Street Fighter V Arcade Edition review: The more things change …

Capcom /

Nearly two years after the disastrous launch of Street Fighter V, Capcom has re-released it with new modes and content that feels like more of the same.

Developer: Capcom
Publisher: Capcom
Platforms: PS4 (Version Reviewed), PC
Release Date: January 16, 2018

Calling Street Fighter V‘s initial launch one of, if not the biggest disappointment in the history of the series is a pretty easy understatement to make. Nearly two years ago, the game launched with a barren roster, not much single player content, and netplay that was the constant butt of jokes across fighting game spheres. Even with arguably some of the more accessible and approachable gameplay in the series, there just wasn’t enough there to justify a fully-priced game.

And yet, when most games would be dead and buried; this one has somehow survived. Capcom made many changes throughout the game’s lifespan, packing in 12 more characters, a story mode and all sorts of costumes and palette swaps as the months rolled on. The competitive scene and community also kept things alive, much to the chagrin of those wanting a new combatant to step up to the fighting game throne until Capcom got things together. V led the way regarding the number of registrants at major tournaments and remained a title that was fun to watch the best players in the world go at it.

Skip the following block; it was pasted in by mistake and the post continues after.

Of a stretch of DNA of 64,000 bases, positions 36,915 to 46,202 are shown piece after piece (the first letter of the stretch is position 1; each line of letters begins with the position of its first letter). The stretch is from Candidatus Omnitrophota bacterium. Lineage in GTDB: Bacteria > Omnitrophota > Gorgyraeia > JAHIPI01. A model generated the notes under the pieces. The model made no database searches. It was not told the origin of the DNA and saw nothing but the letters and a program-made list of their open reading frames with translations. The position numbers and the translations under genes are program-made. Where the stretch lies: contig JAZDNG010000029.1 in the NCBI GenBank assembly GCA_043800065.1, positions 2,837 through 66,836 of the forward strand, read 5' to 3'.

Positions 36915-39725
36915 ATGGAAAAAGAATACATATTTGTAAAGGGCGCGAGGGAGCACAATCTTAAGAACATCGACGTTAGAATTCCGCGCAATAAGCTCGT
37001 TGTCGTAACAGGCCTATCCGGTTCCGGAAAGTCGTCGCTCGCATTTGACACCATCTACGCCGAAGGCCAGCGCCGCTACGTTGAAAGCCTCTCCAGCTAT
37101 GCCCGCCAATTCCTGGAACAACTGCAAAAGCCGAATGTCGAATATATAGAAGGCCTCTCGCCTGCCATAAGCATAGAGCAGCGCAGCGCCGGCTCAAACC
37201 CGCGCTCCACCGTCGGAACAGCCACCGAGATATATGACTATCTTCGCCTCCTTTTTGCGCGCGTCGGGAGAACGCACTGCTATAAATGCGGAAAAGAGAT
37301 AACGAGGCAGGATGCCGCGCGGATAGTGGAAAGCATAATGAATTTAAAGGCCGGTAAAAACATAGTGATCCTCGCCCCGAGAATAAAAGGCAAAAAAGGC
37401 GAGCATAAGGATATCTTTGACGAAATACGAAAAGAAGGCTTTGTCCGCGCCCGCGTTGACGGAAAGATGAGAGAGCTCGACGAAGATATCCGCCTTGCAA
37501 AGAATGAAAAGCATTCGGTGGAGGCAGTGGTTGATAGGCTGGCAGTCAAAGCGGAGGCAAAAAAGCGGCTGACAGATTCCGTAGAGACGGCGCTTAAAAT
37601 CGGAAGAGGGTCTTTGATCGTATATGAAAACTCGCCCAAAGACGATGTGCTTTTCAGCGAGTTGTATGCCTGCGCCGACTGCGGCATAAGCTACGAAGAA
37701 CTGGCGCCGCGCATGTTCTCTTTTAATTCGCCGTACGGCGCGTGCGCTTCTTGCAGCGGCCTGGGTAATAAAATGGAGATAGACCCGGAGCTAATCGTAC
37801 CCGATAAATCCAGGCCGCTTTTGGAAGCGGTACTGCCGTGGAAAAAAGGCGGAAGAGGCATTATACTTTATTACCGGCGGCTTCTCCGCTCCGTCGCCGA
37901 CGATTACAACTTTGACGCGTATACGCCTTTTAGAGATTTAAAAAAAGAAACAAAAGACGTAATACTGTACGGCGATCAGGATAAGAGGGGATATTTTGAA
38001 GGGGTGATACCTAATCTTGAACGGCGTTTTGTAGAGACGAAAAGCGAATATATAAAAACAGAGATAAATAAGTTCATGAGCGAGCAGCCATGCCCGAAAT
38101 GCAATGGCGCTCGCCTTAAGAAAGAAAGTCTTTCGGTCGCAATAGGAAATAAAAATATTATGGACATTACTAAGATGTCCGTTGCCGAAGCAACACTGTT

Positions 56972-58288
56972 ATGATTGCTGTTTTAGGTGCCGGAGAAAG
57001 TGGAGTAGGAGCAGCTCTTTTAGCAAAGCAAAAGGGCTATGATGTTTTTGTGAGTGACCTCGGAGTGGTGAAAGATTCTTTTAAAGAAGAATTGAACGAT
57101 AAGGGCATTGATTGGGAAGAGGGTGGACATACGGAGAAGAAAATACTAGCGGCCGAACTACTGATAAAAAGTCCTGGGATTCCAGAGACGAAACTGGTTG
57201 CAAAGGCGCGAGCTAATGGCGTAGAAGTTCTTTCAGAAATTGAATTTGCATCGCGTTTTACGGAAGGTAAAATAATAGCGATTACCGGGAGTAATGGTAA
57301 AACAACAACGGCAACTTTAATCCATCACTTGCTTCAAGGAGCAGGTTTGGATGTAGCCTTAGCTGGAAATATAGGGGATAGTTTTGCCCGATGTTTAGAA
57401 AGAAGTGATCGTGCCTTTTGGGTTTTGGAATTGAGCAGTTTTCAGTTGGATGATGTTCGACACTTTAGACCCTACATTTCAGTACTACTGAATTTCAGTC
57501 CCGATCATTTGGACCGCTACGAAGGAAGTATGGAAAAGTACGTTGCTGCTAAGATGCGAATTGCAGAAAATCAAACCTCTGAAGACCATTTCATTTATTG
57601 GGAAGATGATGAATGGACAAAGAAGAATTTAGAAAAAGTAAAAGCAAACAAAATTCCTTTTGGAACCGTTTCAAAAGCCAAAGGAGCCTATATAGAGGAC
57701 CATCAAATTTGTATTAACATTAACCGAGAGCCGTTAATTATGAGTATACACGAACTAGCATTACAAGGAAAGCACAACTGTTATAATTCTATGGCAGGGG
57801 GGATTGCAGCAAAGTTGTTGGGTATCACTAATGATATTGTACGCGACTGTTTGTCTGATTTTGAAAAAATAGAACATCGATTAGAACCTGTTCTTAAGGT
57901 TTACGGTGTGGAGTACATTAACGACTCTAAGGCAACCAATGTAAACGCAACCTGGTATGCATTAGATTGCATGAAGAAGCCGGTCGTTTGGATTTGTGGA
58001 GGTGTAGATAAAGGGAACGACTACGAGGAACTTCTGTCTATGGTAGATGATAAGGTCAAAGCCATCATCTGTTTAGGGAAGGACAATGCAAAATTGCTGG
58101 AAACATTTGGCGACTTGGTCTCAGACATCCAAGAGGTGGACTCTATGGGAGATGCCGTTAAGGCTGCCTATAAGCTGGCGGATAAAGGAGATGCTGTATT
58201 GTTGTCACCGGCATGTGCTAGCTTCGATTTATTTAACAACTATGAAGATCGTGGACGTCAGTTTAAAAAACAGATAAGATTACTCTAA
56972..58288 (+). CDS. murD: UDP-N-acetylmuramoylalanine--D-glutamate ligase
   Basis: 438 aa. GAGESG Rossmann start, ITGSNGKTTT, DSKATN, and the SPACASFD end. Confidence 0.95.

With all that said, Arcade Edition easily marks the biggest change since launch. It serves as a new version of the game akin to the million-and-a-half revisions of Street Fighter IV. Though the much-improved UI and modes are a free update for existing owners who may or may not have bought any of the post-launch DLC fighters, the $40 retail version gets access to all of the Season 1 and Season 2 characters, with both passes also getting significant discounts as well.